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City Attorney Wants to Sue Occupy L.A.

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The office of City Attorney Carmen Trutanich is considering filing a civil suit against Occupy L.A. protesters.

Protesters could find themselves on the hook for damage to city property, the costs of remediation and clean-up, lost business opportunities and the loss of film permits, according to Frank Mateljan, a spokesman for the City Attorney's Office.

"The City could potentially file a civil [suit] and attempt to recoup the costs for any Occupy LA-related damages caused by any responsible persons or entities," Mateljan wrote in an e-mail to LAist.

The Occupy L.A. movement is famously (or notoriously) leaderless, decentralized and, well, not rich. So it's not immediately obvious how the city would try to recoup money from protesters. There's one exception: any damages the city ends up paying out to Occupy LA protesters who sue the city. The Daily News reports that there are two suits filed in federal and state court by Occupy L.A. against the city (although it is not clear what the nature of these two suits are).

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Mateljan confirms that the city attorney would be taking a look at any damages paid out to protesters that prevail against the city: "In addition, in any civil lawsuit filed against the City, the City has the ability to counter-sue for any claims or damages it may have against the plaintiff."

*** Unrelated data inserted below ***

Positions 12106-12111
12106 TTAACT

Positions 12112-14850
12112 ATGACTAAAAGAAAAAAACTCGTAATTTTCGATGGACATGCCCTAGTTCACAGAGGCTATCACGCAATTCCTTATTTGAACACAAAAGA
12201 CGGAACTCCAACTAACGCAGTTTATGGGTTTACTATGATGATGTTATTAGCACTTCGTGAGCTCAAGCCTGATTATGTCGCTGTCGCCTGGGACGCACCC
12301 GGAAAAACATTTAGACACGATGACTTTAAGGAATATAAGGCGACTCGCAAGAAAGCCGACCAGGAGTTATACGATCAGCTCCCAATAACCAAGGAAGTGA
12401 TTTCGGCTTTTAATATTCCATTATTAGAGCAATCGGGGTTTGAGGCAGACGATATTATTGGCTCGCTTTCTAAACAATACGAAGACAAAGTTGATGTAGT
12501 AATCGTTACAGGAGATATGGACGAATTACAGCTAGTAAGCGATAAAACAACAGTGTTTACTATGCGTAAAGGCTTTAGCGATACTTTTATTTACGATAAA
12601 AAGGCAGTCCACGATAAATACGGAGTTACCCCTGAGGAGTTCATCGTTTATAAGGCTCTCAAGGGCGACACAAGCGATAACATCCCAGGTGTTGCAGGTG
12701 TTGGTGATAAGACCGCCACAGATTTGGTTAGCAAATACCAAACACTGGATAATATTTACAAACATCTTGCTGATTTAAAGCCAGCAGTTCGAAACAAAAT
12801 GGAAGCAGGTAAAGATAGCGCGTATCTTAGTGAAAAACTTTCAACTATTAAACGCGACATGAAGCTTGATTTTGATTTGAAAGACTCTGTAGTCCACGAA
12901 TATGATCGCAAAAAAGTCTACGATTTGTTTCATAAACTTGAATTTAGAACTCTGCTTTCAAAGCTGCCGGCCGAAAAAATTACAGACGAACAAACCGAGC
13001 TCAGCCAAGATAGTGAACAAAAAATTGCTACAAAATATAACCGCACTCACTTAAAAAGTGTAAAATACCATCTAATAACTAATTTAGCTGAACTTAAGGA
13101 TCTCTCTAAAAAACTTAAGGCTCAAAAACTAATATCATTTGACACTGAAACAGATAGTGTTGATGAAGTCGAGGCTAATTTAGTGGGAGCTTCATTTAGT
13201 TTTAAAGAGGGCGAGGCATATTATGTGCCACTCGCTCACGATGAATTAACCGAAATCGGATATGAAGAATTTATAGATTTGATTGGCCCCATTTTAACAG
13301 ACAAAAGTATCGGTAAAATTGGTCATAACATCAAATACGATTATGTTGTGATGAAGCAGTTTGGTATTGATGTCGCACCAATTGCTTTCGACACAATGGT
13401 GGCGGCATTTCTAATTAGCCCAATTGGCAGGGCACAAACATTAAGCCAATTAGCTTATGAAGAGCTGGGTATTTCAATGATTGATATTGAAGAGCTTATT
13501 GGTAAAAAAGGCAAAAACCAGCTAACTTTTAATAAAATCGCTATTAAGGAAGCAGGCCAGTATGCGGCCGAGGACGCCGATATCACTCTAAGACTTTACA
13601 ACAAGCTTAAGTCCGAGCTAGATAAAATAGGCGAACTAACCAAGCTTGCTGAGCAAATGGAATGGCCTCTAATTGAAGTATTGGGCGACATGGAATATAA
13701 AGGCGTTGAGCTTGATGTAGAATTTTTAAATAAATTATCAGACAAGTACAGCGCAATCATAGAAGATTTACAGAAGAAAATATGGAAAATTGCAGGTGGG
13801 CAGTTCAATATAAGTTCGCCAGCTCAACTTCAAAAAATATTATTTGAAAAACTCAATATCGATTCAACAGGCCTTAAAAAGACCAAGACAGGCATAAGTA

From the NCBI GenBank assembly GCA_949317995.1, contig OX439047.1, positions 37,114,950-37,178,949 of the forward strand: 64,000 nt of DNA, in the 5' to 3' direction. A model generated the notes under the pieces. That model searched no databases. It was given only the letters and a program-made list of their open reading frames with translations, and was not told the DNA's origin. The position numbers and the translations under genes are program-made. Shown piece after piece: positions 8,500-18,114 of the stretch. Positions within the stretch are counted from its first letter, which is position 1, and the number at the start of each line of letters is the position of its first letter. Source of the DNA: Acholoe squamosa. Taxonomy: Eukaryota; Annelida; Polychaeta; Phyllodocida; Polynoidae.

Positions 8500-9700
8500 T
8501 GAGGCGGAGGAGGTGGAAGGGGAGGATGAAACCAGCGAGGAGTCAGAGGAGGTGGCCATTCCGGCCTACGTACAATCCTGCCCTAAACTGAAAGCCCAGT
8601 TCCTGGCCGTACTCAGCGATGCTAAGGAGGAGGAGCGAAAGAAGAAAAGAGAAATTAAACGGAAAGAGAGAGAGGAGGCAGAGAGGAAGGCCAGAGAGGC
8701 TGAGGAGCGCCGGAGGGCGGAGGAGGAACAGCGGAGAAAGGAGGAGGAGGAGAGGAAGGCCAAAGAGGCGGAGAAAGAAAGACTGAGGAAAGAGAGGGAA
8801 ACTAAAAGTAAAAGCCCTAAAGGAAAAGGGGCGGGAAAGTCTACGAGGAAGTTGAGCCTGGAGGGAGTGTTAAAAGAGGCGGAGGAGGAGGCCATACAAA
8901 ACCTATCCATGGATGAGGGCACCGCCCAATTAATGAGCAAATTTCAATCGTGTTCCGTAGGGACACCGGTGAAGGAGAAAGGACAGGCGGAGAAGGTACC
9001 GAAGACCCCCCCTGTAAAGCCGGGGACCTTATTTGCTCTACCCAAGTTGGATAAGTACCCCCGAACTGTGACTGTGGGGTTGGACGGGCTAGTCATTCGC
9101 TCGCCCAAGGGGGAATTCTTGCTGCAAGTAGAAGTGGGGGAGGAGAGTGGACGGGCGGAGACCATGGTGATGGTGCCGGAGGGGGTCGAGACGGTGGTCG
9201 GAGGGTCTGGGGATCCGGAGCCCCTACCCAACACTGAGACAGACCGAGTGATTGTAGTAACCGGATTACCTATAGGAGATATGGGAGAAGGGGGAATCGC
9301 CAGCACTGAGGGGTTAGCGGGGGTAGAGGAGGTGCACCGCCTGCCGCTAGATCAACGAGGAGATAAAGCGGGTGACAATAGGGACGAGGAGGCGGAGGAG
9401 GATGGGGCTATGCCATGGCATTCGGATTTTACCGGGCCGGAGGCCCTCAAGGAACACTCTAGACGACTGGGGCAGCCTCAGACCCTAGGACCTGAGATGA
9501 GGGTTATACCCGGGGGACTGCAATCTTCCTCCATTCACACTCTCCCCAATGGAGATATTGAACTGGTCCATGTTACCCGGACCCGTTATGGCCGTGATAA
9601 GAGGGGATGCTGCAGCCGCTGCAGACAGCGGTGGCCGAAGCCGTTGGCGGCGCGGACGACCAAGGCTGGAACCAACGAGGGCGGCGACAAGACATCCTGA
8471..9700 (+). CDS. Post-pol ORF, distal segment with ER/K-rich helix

If a lawsuit like this actually went ahead, it's an open question to figure out how blame for the movement's costs would shake out legally. Especially since the city's relationship to the movement has been complicated.

Here's a quick recap: In the beginning, Eric Garcetti told protesters to "stay as long as you need." The city council voted to support the movement. But early on, the Recreation and Parks started worrying about protesters destroying the lawn and it sent out several wildly varying estimates of how much it would cost to fix the lawn. After two months, the LAPD evicted the camp. In the week after the raid, press reports paid a lot of attention to the tons of trash left on the lawn. But at the same time, Mayor Antonio Villaraigosa wanted to preserve some of what was left behind: his office wanted to preserve the mural left at the camp because of its historic importance. Villaraigosa said he supported the movement, but the city attorney's office wanted to offer arrested protesters lessons in the First Amendment (which struck some as perverse).

Now the city is discussing the Occupy movement in the context of the city's budget deficit. The Los Angeles Times, The Daily News and LA Weekly have all put out stories about how much the Occupy movement has cost the city. The latest estimate is $2.35 million. Much of that — $1.7 million — is attributed to the overtime paid out to LAPD cops. About half a million of that would have been paid out to employees anyway. The city is still trying to figure out how much fixing the lawn will cost.

One Occupy L.A. protester Carlos Marroquin who spoke to the Times accused city leaders of scapegoating the movement. He added that protesters believed the costly police response was overblown and a poor use of city resources: "This was a peaceful movement," he told the Times. "They're the ones that decided to use that amount of police, that amount of force."

Councilman Dennis Zine told the Daily News that he supported the idea of recouping city costs from the Occupy L.A. protesters themselves. "Unfortunately, it's the taxpayers who will have to pay for it in the end," Zine told the Daily News. "We can't turn to the state for reimbursement, because they have no money, and it's not a federal issue, so we will have to find a way to pay for it."

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